Machine Learning and HPC in Pharma Research and Development: 12:15-1:15 p.m., room 210-212: This is a birds-of-a-feather (BoF) panel discussion led by Mohammad Shaikh, director, scientific computing at Bristol-Myers Squibb that will focus on the challenges and approaches in applying ML and DL to build insightful models, challenges that include the increasing scale and velocity of data, model accuracy and refinement and computational scale.
US Administration Activities in Artificial Intelligence and HPC, 1:15-2:15pm, Mile High Ballroom: Lynne Parker, assistant director for AI at the White House Office of Science and Technology Policy, will discuss American AI Initiative, announced earlier this year, a “whole-of-government” strategy to advance AI in collaboration and engagement with the private sector, academia, the public and international allies.
Exhibitor Forum: Hardware for AI, 1:30-3pm, room 501-502: Led by Kazutomo Yoshii of Argonne National Lab, this session feature presentations on adding low latency capability to Panasas PanFS for AI and HPC; building a wafer-scale DL system; and a new block floating point arithmetic unit for AI/ML workloads.
HPC Impact Showcase, 1:30-3pm, room 503-504: Chaired by Lori Diachin of Lawrence Livermore National Laboratory, this will feature three half-hour sessions: HPC for numerical weather forecasting at The Weather Company; Livermore Labs and ExxonMobil’s HPC in reservoir simulation; and how TotalSim LLC has partnered with the Ohio Supercomputer Center to conduct HPC-based simulations for NASCAR R&D, Honda Racing and other auto racing clients.
HPC Impact Showcase, 3:30-5pm, room 503-504: Chaired by David Martin of Argonne National Lab, this will include sessions on the use of HPC and AI to accelerate design of clean engines and for the simulation of earthquakes.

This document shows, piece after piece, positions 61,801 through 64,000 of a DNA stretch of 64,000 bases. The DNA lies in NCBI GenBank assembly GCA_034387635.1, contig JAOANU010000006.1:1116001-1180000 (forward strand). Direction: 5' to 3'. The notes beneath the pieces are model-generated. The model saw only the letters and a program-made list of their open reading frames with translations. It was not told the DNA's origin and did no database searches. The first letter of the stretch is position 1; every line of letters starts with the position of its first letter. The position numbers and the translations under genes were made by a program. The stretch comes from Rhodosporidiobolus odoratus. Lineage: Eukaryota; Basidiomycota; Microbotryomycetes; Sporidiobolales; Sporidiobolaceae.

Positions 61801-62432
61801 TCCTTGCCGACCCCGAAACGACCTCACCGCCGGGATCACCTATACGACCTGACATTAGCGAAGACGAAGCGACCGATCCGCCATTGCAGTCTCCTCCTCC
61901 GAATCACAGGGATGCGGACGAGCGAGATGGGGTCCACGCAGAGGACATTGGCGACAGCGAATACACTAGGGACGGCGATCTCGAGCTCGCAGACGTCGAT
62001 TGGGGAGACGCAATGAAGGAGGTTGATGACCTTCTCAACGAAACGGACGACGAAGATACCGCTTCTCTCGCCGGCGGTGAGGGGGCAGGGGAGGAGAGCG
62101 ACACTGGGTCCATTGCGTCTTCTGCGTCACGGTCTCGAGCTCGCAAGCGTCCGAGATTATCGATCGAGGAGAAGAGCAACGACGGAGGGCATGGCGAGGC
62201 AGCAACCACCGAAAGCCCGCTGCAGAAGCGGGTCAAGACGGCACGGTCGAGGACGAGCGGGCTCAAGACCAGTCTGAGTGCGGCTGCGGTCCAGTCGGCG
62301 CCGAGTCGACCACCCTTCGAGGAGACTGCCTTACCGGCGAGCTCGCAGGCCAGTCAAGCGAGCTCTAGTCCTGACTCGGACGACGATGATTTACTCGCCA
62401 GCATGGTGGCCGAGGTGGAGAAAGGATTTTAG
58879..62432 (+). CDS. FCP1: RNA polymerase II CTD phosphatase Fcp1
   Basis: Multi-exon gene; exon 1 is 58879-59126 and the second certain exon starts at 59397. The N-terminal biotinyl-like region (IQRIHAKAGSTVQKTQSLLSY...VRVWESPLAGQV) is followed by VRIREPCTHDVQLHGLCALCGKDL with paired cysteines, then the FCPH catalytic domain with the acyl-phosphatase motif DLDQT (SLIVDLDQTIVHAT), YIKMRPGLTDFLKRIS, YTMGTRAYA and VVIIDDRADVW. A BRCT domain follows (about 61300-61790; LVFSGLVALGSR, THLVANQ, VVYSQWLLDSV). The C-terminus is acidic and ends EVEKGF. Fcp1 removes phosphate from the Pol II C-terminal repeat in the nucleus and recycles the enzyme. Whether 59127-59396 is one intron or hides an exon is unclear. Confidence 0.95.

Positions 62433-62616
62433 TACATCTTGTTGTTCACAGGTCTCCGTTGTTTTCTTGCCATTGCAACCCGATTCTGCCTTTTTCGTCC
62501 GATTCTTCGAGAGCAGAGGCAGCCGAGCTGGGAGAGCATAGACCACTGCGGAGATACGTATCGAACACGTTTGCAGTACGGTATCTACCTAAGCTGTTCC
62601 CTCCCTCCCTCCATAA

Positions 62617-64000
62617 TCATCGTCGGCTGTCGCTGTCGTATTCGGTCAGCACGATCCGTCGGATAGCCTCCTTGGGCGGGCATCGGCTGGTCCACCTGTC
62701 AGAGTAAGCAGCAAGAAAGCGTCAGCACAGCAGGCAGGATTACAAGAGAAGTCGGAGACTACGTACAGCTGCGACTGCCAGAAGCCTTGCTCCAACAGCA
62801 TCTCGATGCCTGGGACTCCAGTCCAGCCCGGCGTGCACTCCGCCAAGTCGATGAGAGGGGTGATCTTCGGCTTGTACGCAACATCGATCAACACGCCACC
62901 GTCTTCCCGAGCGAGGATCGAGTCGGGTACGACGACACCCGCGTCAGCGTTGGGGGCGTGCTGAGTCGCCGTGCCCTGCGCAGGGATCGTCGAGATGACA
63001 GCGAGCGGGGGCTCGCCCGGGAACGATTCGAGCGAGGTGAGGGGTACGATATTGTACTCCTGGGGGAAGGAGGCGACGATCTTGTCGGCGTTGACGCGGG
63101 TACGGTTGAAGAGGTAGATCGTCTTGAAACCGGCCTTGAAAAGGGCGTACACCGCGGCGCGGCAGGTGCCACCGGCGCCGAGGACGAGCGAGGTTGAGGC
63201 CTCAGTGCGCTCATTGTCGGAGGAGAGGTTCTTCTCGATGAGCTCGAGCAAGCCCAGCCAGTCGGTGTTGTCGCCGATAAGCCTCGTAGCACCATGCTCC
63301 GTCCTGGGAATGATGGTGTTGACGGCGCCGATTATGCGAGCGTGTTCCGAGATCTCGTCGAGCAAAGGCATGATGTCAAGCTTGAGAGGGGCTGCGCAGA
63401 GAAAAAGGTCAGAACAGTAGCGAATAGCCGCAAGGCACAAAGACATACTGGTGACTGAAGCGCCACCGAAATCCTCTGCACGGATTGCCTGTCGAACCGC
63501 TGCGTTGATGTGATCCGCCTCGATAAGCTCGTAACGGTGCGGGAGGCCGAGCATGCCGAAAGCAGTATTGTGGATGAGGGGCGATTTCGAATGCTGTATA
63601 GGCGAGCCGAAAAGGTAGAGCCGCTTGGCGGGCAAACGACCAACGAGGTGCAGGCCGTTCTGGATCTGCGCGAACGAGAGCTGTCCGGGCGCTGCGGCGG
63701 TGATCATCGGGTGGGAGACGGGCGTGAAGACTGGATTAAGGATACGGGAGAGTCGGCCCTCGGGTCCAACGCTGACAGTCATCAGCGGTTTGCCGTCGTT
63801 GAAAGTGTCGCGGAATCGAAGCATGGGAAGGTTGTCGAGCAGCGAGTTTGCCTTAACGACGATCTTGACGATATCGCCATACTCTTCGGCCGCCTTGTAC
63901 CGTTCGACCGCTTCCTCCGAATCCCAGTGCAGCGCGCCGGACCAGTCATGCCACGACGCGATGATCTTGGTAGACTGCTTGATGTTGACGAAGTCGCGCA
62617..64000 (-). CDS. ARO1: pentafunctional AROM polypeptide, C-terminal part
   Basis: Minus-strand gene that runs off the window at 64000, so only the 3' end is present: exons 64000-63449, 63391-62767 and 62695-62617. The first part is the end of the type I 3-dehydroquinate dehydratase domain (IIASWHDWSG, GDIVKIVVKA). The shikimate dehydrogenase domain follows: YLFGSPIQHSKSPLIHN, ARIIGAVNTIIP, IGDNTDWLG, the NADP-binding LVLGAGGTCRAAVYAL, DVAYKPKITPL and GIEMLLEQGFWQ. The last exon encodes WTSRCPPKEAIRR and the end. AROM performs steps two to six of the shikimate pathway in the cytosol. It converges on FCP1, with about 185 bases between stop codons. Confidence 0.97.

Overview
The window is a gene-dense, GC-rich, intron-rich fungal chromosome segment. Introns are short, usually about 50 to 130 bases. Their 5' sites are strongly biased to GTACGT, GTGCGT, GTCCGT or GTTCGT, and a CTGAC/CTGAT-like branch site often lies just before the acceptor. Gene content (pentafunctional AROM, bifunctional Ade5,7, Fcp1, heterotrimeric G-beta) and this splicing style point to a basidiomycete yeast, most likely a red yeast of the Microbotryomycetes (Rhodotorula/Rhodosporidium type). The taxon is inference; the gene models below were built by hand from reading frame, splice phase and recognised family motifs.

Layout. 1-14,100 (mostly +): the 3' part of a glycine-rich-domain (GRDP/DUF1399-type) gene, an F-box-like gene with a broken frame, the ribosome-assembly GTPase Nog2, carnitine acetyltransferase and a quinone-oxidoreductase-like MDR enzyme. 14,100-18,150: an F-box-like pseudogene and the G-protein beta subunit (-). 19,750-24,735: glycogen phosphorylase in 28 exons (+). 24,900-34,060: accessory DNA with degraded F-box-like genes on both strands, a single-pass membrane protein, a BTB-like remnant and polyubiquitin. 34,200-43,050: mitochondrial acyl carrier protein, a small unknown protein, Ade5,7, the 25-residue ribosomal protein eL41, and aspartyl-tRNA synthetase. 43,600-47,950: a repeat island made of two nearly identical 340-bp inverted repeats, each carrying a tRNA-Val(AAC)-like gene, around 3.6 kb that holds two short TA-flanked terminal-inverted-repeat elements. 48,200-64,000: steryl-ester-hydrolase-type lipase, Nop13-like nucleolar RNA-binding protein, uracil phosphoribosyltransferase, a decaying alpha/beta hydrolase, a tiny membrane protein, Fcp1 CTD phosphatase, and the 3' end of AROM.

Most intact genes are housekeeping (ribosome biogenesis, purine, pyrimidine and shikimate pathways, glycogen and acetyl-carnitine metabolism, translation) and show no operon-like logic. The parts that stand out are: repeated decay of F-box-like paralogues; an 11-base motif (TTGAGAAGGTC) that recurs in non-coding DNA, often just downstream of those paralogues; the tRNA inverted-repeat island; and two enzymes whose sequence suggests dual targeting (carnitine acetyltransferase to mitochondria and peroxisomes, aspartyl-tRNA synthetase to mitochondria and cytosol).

AIOps: Bringing Artificial Intelligence to the Data Center, 4-4:30pm, room 501-502: David Sickinger of the National Renewable Energy Laboratory and Sergey Serebryakov and Tahir Cader of Hewlett Packard Enterprise will discuss using AIOps to prevent downtime incidents, which cost an average of $260,000 per hour, according to Uptime Institute.
AIBench: Toward a Comprehensive AI Benchmark Suite for HPC, Datacenter, Edge and IoT, 5:15-6:45pm, room 503-504: This BoF, led by Jianfeng Zhan and Wanling Gao of the Institute of Computing Technology, Chinese Academy of Sciences, and Xiaoyi Lu of Ohio State University will discuss the growing interest in AI benchmarking and strategies for building a comprehensive AI benchmark suite across different communities with an emphasis on data and workload distributions among HPC, data center, Edge, and IoT.
Designing and Building Next-Generation Computer Systems for Deep Learning, 5:15-6:45pm, room 505: This BoF will be led by Volodymyr Kindratenko of the National Center for Supercomputing Applications, University of Illinois, Morris Riedel of Forschungszentrum Juelich University of Iceland and Yangang Wang of the Chinese Academy of Sciences and will bring together researchers and developers working on the design of next-generation computer systems for DL and parallel DL algorithms designed to exploit the potential of new systems.
Machine-Learning Hardware: Architecture, System Interfaces, and Programming Models, 5:15-6:45pm, room 704-706: Led by Pete Beckman and three colleagues from Argonne National Laboratory, this BoF will discuss concerns within the scientific community of its influence on the design of new, specialized technology for ML, including programming models, system interfaces and architecture trade-offs.